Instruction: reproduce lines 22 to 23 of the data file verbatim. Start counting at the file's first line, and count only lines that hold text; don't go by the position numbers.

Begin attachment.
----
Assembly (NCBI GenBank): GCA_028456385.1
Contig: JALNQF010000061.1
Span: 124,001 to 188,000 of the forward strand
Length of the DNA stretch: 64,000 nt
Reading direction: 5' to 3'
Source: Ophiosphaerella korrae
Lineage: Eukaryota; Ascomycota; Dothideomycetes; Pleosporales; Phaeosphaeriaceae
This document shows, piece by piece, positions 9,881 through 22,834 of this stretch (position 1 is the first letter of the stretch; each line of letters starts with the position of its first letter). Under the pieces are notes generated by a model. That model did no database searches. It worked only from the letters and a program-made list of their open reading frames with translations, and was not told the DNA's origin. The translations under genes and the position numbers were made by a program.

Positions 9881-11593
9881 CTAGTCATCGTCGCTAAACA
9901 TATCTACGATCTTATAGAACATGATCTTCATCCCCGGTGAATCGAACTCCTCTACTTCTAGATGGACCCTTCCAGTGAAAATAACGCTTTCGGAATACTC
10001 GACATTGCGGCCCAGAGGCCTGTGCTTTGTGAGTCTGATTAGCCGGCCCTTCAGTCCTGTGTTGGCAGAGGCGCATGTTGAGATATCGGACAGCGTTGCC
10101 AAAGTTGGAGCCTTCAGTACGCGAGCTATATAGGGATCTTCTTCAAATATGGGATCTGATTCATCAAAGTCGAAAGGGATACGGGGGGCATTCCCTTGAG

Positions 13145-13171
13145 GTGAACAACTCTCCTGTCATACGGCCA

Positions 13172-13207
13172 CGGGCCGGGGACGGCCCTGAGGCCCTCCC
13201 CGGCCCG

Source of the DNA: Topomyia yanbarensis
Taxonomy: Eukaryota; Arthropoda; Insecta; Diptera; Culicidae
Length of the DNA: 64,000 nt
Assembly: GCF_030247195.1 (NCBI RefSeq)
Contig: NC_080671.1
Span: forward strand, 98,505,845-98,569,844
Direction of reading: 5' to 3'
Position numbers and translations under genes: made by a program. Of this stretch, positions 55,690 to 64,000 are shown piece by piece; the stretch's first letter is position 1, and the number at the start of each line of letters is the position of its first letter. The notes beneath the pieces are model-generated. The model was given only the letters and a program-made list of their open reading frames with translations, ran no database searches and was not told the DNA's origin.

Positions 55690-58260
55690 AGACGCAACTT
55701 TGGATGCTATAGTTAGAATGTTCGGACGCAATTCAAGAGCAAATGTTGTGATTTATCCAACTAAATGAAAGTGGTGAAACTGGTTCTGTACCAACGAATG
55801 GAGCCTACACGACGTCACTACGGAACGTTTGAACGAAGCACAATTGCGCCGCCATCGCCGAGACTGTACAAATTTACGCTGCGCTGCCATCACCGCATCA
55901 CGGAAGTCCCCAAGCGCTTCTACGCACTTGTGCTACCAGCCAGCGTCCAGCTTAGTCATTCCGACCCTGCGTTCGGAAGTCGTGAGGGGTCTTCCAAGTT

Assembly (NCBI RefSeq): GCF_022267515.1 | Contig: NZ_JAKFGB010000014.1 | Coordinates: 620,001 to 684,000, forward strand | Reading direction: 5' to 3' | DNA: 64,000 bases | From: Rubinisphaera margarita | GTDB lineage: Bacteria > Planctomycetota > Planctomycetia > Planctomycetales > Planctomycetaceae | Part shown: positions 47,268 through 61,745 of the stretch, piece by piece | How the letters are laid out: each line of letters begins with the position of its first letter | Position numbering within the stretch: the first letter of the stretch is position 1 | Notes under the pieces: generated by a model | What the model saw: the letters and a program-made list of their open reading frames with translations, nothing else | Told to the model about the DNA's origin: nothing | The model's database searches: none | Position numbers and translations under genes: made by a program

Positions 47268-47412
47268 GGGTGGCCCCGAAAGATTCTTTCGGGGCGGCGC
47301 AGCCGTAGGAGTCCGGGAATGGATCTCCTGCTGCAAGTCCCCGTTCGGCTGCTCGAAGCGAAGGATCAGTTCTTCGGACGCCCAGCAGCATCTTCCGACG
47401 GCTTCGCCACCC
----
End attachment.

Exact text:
Assembly: GCF_030247195.1 (NCBI RefSeq)
Contig: NC_080671.1